University of Oxford
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From East End to Brighton: The McBeth Family

online resource
posted on 2024-06-05, 19:00 authored by Their Finest Hour Project Team

My parents, Dorothy and William McBeth, lived in Leytonstone in the East End of London. At the beginning of the war, they were evacuated to Bookham in Surrey, along with my mother's two sisters; but like many Londoners that were evacuated, they soon migrated back to their home in London as nowhere could be described as safe. For instance, one day in Bookham, my aunts were waking in some quiet woods when they spotted an aircraft. Being young girls, they thought that would wave at the pilot. It was a Messerschmitt and they found themselves diving for cover as he open fired.

William McBeth was a Bethnal Green councillor before the war, and was at the opening of the York Hall baths in 1929. My father worked for a firm in Cheapside called Lindsay's (Southsea ltd) who were surgical appliance makers. This was alongside St Paul's cathedral, but as that was the target for German bombers; the shop was hit one night and burnt out. My mother was the sort of woman who would find a queue and join it, just in case she could buy something for the family. When the shop was burnt out, she went along, and, defying the fire wardens, entered the rubble and found that the office safe was intact. I do not know how she opened it, but she did, and proudly produced something of real value during the war. It was a two-pound bag of sugar, which was almost impossible to get. She had put it there for safe keeping.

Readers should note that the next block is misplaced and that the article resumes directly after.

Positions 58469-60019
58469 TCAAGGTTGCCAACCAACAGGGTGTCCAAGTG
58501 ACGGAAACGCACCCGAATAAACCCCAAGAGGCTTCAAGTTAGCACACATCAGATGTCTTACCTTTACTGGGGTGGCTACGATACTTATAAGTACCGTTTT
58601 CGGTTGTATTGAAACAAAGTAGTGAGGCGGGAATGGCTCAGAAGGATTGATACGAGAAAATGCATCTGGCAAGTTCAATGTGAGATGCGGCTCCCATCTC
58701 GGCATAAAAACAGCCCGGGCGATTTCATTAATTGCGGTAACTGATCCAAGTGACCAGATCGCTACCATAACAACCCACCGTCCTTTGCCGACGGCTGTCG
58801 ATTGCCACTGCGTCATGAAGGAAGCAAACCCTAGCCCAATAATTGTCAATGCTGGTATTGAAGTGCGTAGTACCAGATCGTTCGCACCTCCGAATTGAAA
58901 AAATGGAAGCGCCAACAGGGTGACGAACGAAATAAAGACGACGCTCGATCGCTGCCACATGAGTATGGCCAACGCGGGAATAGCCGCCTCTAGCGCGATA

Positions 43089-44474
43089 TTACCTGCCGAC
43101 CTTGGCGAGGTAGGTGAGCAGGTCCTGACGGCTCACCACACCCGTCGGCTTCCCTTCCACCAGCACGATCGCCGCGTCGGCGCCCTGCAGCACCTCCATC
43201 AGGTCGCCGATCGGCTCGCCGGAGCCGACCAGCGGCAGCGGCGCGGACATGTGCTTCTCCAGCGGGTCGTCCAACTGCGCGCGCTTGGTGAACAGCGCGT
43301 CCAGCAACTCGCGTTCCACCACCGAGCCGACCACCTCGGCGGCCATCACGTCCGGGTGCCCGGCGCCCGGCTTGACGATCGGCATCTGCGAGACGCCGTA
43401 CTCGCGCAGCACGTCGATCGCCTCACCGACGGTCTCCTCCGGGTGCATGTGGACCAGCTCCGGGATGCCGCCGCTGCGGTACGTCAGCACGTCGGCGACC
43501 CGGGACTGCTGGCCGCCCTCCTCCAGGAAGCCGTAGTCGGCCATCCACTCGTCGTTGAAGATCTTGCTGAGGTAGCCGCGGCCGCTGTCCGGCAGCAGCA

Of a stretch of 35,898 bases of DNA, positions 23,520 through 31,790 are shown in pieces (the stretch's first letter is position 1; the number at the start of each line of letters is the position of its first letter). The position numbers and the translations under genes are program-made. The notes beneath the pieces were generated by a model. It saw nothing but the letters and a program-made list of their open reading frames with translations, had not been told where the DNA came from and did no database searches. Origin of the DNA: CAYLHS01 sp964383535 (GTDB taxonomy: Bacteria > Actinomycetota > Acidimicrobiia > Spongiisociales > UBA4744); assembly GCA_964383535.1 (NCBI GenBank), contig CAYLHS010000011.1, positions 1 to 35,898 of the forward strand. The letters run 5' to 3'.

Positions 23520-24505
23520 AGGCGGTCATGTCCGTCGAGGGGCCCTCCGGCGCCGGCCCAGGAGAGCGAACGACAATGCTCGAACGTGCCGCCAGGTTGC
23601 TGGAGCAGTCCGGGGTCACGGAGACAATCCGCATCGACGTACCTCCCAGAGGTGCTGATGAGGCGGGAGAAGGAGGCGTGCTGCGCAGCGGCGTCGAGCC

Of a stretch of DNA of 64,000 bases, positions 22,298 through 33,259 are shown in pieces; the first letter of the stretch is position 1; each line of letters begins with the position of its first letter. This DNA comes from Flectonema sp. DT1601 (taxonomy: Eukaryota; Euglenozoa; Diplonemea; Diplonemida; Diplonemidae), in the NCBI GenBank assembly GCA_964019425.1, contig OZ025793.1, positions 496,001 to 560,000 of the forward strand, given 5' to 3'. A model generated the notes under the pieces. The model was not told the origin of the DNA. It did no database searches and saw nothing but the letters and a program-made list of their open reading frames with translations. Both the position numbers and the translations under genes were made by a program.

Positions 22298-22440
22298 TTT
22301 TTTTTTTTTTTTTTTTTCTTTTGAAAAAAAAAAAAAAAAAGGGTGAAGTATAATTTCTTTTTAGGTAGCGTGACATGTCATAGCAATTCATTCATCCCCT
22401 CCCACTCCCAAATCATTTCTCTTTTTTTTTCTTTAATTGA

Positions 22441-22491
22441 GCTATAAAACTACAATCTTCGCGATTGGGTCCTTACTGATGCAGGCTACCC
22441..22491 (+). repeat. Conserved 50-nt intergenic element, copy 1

As a result of that, my father found himself commuting to Southsea for the rest of the war. He was a surgical appliance maker, which was a reserved occupation. He recalled that on the night of August 19th, 1942, he went to the cinema in Portsmouth, and found himself awaiting the roof to fall in, as the city was being blitzed by the Germans, chasing the failed Dieppe raiders back across the channel.

I was born in March 1944 in Drayton Road in Leytonstone. The story goes that one night a German raid on the East end resulted in the houses each side of ours being hit with explosives. My father described it that in the resulting blast the clock on the mantelpiece went over by 45 degrees and was about the fall then settled back upright. As a result of this, my father moved us to Brighton where he took over the running of the Brighton Branch of Lindsay's. Thus, I have lived in and around Brighton all my life, and tell people that I have done so, "courtesy of Adolph Hitler".


Item list and details

My mother (in checked coat) with my sister in front, London 1942

Person the story/items relate to

Dorothy McBeth (nee Davis) and William McBeth

Person who shared the story/items

Don McBeth

Relationship between the subject of the story and its contributor

My parents

Type of submission

Shared online via the Their Finest Hour project website.

Record ID